The causes of rhabdomyolysis were variable in this study. They were dominated by toxic etiologies, particularly paraphenylene diamine (PPD), as shown in [Table - 1]. Thirteen patients (50%) ingested this substance in suicidal attempts. In addition to the signs of rhabdomyolysis, the clinical presentation of PPD intoxication included oedema of neck and face, macroglossia and respiratory disturbances leading to distress. Blood levels of PPD were not determined, so correlation with the severity of clinical signs were not established. The second cause in this study was post-traumatic rhabdomyolysis (6 cases). The trauma was multiple, involving arms and thorax (crush syndrome).
Severe eclampsia leading to rhabdomyolysis was observed in three cases. After repeated and prolonged seizures, the pregnant women developed oligoanuria and elevation of CPK. There was one case of postural rhabdomyolysis induced by a prolonged surgical excision of pheochromocytoma. There was one case of rhabdomyolysis, which was probably due to viral infection. There was one case of Butane intoxication, and another case of Marathon racing related rhabdomyolysis.
Serum level of creatinine phosphokinase varied from 1200 to 5400 IU/L. The mean peak of serum creatinine level was 620 umol/1. Therapy included forced alkaline diuresis in all cases. Hemodialysis was required in 18 cases.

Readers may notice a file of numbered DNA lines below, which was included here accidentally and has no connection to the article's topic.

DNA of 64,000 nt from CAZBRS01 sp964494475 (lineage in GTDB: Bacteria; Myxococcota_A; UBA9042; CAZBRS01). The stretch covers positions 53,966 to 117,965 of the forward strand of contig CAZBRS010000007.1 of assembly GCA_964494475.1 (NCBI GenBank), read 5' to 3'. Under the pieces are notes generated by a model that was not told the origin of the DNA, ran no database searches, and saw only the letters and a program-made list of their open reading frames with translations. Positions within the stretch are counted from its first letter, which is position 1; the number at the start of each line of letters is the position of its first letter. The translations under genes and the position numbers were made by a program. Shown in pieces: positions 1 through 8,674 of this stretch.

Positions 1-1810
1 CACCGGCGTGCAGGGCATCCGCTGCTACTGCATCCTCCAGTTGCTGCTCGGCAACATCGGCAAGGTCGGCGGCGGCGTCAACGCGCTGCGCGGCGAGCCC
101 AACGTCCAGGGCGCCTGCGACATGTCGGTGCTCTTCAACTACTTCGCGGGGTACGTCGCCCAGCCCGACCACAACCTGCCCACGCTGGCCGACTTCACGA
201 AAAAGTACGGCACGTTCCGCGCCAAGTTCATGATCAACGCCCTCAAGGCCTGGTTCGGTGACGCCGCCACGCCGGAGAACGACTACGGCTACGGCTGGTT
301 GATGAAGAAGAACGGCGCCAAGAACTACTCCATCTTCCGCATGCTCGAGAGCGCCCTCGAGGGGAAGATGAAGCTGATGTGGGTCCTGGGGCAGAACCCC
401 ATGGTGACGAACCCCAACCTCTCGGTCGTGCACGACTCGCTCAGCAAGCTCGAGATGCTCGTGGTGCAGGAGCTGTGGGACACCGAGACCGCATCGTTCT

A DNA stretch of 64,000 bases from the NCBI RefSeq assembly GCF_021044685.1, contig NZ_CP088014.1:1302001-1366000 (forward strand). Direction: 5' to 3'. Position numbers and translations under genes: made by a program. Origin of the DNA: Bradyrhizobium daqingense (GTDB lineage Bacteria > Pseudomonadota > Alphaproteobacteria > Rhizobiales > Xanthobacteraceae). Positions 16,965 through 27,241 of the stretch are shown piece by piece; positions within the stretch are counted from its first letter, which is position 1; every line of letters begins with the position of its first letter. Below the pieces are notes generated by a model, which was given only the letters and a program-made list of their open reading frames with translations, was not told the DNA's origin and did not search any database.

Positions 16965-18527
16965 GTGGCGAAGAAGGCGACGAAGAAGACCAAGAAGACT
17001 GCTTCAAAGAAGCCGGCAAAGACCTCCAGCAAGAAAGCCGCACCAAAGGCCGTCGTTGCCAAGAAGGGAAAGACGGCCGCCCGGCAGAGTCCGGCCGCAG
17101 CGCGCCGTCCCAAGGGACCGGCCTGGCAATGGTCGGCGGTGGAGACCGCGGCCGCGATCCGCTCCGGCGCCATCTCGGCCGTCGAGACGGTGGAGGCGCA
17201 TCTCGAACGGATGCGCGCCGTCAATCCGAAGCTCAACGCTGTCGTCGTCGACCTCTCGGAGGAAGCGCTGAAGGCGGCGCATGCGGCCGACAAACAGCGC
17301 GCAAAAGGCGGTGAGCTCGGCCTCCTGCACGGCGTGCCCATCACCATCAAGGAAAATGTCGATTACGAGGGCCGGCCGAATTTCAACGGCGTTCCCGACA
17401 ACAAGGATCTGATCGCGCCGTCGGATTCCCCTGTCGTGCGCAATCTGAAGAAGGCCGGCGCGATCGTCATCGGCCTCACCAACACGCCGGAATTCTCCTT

Eight (30.8%) patients died; Five because of extrarenal manifestations of crush syndrome, and three patients were due to nosocomial infection. Normal renal function was regained in the 18 surviving patients after a duration of 18 + 3 days, which concided with their biological and clinical recovery of rhabdomyolysis.
| Discussion|| |
The incidence of rhabdomyolysis as a cause of ARF is estimated to be between 5-10% in the literature , . In our experience, rhabdomyolysis contributes to 10% of etiologies of ARF  . Several authors have reported severe ARF induced by rhabdomyolysis ,, . As expected, the clinical presentation of the patients in our study was so severe it necessitated early hemodialysis.
Severe hypocalcemia, which may be explained by cell lysis resulting in hyperphosphatemia and formation of phosphatecalcium complexes, was observed in our study and by others  . Rhabdomyolysis can result from several causes. In our study, the toxic causes were frequent, while they are rare in literature  . This high incidence can be explained by the availability and common use of PPD in suicidal attempts.
In renal failure secondary to rhabdomyolysis, tubular necrosis is usually associated with the precipitation of myoglobin in the renal tubules , . However, we did not perform any renal biopsy in our study patients.
The majority of our patients (69%) required hemodialysis. This therapy is largely indicated in rhabdomyolysis complicated with ARF , . Other lines of therapy include forced diuresis by infusion of abundant liquids and alkali  .
We conclude that rhabdomyolysis can be caused by toxic materials including PPD. This study demonstrates the high frequency of intoxication by PPD in our country. ARF induced by rhabdomyolysis is usually severe and requires intensive therapy including dialysis.
| References|| |
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Service de Nephrologie-Hemodialysis, CHU Ibn Rochd, Casablanca
[Table - 1]